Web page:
A Philadelphia native, Jamar Jones is considered by some to be a child music prodigy. He performed his own composition at the age of four and by the age of thirteen, he was playing session music in the studio for Boyz II Men. This pianist, composer, songwriter, arranger and producer has worked with many artists in the music industry. Growing up in the church with music as well as being formally trained Jones says, “My growing up and training was two-sided. I played in church and I was learning music that way; and I did the whole academic thing and I was learning music that way too. When it came to playing jazz I noticed all of the amazing similarities early on between the jazz repertoire and how we played in church. It was not really much of a difference. It really enhanced both for me. I was always involved in two worlds.” Jamar Jones spoke with iRock Jazz about his fascinating career and current projects.

156551_470777968636_1219102_niRJ: How did you get started in music?

JJ: The way I got exposure to the piano was my brother. He was the one who asked for the piano and my mom bought a piano for him to practice. He was taking lessons. I found that the only way that I could really make a sound was hitting all black keys. I would come up with these compositions – that I know now as the pentatonic scale. They would be melodies based on these Chinese patterns. To be so young, the music teacher I studied with, for whatever reason, she thought it was fitting that I should present the music I was making up on my own. For some reason it was amazing to them. They thought enough of it that they put me in a recital.

iRJ: How did you meet Boyz II Men and ultimately writing Dear God?

JJ: I started working with BoyZ II Men when I was in high school. The whole story goes like this. My cousin – I call him my cousin for all intent and purposes, we’re very close, Vidal Davis who is also an A-list producer; is a musician I grew up with. Vidal introduced me to Michael McCary and his business partner Durell Bottoms when I was about fourteen or fifteen years old. Vidal was telling them, ‘Man I got this cousin who can do string arrangements’, because I would do these amazing things on the keyboards. They had me come down and put something together for a project they were working on and ever since that day I stayed in touch and worked on different things. Even during the II album I had the opportunity to be a session musician on some of the material for the record. Even though some of the stuff I played on didn’t make the record my professional career was starting. By the time I was in college and the II album had sold millions of records, they were getting ready for their third record which was Evolution (the fourth including their Christmas record) and I sat down with Durell Bottoms and Vivien Green and we penned that song, “Dear God”. The rest is history.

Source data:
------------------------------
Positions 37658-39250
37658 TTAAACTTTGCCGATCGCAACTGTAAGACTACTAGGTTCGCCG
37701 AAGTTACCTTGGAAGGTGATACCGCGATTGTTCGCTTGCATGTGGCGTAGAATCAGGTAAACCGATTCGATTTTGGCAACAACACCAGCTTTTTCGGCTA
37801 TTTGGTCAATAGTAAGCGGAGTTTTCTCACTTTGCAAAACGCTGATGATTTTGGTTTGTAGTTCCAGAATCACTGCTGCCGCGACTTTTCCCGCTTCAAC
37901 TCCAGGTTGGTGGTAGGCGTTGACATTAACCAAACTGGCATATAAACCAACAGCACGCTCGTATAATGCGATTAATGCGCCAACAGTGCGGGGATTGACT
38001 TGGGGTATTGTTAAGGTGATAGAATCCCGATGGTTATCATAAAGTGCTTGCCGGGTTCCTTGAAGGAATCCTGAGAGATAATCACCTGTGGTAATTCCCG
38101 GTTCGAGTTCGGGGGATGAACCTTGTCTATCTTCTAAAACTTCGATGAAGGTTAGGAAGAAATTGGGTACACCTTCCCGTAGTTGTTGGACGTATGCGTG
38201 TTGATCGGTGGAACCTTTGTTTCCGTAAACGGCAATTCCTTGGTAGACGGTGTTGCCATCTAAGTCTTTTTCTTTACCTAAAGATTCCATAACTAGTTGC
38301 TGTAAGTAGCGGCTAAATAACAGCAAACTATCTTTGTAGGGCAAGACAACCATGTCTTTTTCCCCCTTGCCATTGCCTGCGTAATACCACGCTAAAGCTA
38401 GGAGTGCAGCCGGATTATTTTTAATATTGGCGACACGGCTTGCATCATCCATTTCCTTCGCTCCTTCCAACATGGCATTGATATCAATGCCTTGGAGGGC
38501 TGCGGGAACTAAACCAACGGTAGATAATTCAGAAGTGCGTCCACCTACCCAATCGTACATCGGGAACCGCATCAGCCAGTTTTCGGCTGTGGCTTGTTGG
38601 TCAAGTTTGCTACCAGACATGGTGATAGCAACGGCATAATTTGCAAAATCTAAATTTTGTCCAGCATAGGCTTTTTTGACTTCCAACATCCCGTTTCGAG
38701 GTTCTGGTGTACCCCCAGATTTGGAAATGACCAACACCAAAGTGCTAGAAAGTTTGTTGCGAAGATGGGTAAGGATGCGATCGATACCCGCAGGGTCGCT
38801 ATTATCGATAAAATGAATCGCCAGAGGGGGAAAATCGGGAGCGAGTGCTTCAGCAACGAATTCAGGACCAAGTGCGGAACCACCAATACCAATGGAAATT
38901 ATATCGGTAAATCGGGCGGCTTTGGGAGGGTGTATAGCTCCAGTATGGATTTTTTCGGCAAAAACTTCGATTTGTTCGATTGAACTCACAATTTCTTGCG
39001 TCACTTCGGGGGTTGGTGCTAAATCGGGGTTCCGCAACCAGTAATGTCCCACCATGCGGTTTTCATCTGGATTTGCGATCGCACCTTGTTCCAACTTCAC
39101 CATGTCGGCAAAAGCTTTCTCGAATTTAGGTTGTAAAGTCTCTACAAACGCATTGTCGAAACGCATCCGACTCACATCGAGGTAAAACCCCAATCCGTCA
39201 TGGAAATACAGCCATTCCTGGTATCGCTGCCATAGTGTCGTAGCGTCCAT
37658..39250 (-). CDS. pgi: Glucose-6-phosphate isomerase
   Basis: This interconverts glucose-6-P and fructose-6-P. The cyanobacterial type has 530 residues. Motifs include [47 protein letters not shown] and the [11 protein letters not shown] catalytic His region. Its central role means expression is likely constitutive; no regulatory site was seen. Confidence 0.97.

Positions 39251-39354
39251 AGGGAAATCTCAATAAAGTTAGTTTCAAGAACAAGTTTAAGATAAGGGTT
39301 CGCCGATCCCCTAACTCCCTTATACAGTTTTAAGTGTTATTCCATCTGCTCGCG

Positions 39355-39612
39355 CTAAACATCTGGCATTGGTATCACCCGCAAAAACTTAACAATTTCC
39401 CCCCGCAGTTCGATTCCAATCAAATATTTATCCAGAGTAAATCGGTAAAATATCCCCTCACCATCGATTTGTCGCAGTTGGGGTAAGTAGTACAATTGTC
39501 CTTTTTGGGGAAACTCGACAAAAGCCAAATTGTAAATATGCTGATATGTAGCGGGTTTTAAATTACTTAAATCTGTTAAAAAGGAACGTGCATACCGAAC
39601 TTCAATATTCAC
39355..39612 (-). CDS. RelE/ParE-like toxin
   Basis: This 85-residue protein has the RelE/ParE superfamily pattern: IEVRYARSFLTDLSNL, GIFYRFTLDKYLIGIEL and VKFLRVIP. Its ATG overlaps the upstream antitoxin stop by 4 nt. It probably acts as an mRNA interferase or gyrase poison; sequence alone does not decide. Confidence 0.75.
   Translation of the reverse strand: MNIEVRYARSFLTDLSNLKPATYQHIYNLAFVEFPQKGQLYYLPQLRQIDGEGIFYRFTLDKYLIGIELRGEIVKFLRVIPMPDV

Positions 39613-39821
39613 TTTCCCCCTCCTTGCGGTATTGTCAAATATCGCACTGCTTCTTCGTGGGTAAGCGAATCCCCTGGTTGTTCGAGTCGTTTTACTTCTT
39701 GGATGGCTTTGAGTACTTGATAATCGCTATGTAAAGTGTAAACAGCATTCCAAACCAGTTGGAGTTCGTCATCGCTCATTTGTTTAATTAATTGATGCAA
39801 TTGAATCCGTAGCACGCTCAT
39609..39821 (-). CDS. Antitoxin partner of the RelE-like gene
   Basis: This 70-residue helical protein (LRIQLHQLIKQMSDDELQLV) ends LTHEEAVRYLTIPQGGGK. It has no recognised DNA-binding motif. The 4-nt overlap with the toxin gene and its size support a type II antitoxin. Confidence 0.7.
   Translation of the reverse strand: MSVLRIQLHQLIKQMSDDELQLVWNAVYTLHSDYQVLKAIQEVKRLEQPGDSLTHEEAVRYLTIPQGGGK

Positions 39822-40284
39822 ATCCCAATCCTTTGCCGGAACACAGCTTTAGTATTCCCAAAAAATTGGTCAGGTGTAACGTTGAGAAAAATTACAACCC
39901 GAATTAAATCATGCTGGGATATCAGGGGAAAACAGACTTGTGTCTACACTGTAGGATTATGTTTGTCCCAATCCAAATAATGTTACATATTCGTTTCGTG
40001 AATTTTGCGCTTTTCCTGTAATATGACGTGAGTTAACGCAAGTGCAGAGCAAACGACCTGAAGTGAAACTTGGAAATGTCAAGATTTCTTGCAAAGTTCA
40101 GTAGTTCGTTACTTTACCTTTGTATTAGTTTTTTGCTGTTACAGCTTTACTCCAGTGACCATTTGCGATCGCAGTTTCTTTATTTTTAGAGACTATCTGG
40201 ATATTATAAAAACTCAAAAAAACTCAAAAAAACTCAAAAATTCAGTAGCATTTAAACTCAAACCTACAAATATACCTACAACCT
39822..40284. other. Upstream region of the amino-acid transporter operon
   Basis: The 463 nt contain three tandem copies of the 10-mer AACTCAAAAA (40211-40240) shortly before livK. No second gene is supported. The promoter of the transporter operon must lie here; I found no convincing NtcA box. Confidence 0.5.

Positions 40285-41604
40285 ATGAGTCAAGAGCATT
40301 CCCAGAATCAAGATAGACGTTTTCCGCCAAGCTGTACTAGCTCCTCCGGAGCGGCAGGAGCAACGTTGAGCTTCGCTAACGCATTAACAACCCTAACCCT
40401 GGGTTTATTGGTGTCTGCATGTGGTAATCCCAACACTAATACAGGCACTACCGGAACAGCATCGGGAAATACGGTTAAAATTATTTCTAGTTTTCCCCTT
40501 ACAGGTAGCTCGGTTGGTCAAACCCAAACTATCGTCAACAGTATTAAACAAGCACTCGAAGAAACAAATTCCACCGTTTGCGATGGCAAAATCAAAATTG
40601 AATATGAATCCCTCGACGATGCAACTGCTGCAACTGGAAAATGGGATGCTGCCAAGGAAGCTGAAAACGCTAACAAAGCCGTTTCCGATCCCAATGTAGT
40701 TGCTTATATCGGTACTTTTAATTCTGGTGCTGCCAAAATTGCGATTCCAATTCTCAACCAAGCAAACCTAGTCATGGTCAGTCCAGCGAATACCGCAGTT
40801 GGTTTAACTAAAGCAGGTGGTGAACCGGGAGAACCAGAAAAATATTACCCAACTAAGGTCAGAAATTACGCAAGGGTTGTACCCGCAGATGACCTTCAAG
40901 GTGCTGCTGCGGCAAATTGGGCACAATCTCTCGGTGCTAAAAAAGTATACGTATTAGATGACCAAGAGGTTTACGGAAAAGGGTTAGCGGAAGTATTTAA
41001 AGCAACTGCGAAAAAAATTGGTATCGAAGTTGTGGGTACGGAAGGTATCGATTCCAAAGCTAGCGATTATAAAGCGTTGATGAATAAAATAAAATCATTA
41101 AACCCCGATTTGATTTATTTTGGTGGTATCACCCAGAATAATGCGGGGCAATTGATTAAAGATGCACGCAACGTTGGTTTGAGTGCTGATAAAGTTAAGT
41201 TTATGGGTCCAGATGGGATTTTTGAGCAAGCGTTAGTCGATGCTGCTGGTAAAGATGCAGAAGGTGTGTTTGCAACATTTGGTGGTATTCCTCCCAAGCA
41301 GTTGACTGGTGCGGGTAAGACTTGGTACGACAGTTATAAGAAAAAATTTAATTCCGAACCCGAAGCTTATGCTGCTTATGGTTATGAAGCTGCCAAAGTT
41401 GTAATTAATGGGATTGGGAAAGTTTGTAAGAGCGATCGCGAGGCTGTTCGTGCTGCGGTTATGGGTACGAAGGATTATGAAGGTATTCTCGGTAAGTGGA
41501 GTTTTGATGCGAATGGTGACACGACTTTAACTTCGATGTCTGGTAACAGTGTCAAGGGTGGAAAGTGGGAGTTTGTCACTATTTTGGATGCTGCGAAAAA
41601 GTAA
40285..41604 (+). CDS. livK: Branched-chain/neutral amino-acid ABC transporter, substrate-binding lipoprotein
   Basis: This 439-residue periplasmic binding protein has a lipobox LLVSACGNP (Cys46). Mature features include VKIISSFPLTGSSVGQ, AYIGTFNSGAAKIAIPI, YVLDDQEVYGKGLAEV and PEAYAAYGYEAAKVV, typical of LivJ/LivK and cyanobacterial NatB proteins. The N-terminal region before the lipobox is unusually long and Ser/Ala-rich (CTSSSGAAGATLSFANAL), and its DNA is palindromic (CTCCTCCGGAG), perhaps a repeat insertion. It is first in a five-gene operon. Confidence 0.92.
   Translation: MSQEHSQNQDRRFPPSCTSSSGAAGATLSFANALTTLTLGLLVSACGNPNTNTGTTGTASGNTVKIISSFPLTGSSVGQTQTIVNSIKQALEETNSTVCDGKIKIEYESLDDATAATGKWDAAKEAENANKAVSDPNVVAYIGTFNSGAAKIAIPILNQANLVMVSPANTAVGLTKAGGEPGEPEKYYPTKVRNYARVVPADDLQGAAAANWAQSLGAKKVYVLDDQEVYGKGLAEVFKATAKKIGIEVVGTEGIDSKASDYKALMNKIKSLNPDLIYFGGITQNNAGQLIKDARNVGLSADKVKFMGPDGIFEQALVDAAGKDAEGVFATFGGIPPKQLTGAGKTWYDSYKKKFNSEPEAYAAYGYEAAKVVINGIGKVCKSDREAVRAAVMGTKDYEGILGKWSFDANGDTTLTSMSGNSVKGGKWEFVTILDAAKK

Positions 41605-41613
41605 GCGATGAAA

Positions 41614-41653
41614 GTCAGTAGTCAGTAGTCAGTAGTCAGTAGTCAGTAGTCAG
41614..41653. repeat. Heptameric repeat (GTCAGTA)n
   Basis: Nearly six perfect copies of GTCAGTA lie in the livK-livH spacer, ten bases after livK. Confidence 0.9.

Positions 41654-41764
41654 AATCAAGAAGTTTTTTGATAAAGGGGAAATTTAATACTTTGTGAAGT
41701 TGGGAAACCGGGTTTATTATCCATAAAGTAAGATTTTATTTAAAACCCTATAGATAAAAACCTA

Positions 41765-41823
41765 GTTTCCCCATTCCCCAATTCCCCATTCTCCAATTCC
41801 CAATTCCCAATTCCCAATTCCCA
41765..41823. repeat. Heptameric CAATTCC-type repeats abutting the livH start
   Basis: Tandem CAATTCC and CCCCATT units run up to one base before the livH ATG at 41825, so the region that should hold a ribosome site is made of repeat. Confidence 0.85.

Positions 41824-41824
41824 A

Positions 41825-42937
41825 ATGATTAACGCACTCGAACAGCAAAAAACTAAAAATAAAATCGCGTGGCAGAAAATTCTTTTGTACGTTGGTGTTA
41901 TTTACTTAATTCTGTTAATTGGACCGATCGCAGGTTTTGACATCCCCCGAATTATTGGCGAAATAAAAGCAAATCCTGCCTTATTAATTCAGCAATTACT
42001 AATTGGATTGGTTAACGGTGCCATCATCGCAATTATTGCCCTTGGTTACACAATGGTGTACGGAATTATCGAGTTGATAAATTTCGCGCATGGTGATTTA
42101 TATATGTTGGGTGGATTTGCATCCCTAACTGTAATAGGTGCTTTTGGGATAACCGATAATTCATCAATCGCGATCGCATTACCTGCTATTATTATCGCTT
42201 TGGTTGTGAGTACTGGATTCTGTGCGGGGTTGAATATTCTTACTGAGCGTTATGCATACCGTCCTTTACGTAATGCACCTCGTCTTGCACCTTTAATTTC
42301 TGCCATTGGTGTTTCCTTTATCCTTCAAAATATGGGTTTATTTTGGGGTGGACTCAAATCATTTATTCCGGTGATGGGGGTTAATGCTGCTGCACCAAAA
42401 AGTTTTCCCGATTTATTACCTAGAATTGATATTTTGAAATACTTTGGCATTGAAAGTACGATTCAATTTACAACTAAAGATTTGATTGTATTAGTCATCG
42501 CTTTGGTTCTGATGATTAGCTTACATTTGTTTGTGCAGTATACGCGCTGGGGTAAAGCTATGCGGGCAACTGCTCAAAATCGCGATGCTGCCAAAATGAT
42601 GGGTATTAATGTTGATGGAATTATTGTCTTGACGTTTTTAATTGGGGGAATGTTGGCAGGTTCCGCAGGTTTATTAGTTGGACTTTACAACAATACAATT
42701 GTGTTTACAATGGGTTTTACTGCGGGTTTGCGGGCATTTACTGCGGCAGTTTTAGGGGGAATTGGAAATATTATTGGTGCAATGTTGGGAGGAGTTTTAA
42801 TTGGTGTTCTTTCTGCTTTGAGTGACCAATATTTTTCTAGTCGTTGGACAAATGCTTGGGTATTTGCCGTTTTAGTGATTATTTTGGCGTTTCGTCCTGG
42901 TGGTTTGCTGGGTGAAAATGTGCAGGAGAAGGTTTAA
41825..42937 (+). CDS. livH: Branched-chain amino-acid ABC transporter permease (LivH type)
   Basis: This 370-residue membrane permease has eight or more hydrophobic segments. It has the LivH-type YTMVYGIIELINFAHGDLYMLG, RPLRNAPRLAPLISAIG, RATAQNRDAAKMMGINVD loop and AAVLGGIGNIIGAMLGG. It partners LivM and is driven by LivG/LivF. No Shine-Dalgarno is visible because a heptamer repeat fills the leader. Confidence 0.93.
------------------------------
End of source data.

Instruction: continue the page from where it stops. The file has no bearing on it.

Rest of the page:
iRJ: Tell us about the movie Hurricane?

JJ: Hurricane came about because the guy’s record label was shifted to Universal and the record label president wanted them to be the feature for that soundtrack. The guy that produced the movie or was related to a producer – wrote the song, “So Amazing”. The production was kind of shoddy, so they asked me to take a shot at that and the rest is history there. I produced the whole thing in one weekend. I had The Philadelphia Orchestra be a part of it. We wrote an arrangement for the orchestra and recorded all the music and mixed it. That itself was incredible.

iRJ: How did those two experiences change your life?

JJ: It really got enhanced because Vidal and Dre and their whole production team at Touch of Jazz in Philly started doing really well with Jill Scott and Musiq Soulchild. So in 2001, I became the band director for Musiq Soulchild and I helped build his career. I was playing with Jill Scott. About 2004 I met Ricky Minor and I started playing with The Rickey Minor Band out in L.A. I was on the road with Jaime Foxx and eventually Mary Mary. It was about then I started transitioning back into songwriting and producing. I was doing a lot of string arrangements as well. I learned how to put orchestral arrangements together the same way they do in the movies and films, but I started doing it for a lot of R&B producers. I did the MTV Movie Awards, the VMA’s, and the Grammys. That season was an amazing season.

iRJ: How did you connect with Bishop T.D. Jakes?